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Today's Stichomancy for Stephen Hawking

The first excerpt represents the past or something you must release, and is drawn from The Great God Pan by Arthur Machen:

an evening party. I was standing by the door talking to a friend, when suddenly above the hum and babble of conversation I heard a voice which seemed to thrill to my heart. She was singing an Italian song. I was introduced to her that evening, and in three months I married Helen. Villiers, that woman, if I can call her woman, corrupted my soul. The night of the wedding I found myself sitting in her bedroom in the hotel, listening to her talk. She was sitting up in bed, and I listened to her as she spoke in her beautiful voice, spoke of things which even now I would not dare whisper in the blackest night, though I stood in the midst of a wilderness. You, Villiers, you may think you


The Great God Pan
The second excerpt represents the present or the deciding factor of the moment, and is drawn from The Great God Pan by Arthur Machen:

any human being has ever lifted that veil; but I do know, Clarke, that you and I shall see it lifted this very night from before another's eyes. You may think this all strange nonsense; it may be strange, but it is true, and the ancients knew what lifting the veil means. They called it seeing the god Pan."

Clarke shivered; the white mist gathering over the river was chilly.

"It is wonderful indeed," he said. "We are standing on the brink of a strange world, Raymond, if what you say is true. I suppose the knife is absolutely necessary?"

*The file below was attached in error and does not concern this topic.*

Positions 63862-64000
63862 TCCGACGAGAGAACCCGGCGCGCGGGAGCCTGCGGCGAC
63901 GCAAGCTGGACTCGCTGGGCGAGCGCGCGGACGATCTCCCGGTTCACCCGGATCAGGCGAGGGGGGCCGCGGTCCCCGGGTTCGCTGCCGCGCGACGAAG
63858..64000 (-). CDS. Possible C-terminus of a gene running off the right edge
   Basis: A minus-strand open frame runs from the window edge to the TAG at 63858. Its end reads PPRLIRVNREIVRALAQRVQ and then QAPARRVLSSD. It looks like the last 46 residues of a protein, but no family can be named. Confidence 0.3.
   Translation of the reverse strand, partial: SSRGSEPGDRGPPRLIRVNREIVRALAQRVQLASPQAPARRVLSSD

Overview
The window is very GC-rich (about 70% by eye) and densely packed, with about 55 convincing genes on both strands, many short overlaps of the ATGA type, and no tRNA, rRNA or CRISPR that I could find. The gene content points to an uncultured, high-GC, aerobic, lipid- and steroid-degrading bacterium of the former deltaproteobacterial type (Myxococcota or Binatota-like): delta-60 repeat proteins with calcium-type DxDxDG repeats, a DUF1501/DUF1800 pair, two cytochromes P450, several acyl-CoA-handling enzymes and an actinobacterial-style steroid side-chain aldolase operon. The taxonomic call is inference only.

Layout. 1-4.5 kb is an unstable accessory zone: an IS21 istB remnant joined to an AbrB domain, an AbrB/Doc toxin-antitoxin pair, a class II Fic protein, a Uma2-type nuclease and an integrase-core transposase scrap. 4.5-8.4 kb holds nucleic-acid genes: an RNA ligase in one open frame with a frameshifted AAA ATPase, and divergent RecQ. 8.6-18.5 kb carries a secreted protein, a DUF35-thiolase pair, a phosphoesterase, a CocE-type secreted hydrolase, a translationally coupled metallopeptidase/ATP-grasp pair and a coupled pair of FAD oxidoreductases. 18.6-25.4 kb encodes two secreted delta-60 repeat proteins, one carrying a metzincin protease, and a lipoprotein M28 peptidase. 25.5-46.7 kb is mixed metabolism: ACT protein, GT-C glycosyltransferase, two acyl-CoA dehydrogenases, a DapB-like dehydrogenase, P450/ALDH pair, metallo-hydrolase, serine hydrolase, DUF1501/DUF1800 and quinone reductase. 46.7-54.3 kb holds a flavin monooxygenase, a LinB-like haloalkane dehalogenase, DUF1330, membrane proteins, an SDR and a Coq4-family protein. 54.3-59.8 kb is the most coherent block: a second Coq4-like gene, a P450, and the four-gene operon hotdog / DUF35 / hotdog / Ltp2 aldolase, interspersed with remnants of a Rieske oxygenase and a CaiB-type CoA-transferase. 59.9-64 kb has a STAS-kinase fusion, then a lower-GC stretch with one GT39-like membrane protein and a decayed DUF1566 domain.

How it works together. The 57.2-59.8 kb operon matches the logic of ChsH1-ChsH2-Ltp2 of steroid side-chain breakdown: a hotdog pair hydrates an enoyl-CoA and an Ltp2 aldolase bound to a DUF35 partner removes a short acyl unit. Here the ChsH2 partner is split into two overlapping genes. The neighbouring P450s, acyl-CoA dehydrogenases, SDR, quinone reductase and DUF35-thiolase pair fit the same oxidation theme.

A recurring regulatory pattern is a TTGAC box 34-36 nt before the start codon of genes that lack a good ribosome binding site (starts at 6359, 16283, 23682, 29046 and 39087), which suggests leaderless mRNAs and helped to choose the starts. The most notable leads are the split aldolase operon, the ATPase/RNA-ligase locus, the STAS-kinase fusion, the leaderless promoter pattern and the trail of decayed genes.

"Yes; a slight lesion in the grey matter, that is all;


The Great God Pan
The third excerpt represents the future or something you must embrace, and is drawn from Vailima Prayers & Sabbath Morn by Robert Louis Stevenson:

approaching nearer and nearer. Any Scot will understand that my statement was received seriously. It could not be, we thought, that danger threatened any one within the house; but Mr. Graham Balfour, my husband's cousin, very near and dear to us, was away on a perilous cruise. Our fears followed the various vessels, more or less unseaworthy, in which he was making his way from island to island to the atoll where the exiled king, Mataafa, was at that time imprisoned. In my husband's last prayer, the night before his death, he asked that we should be given strength to bear the loss of this dear friend, should such a sorrow befall us.

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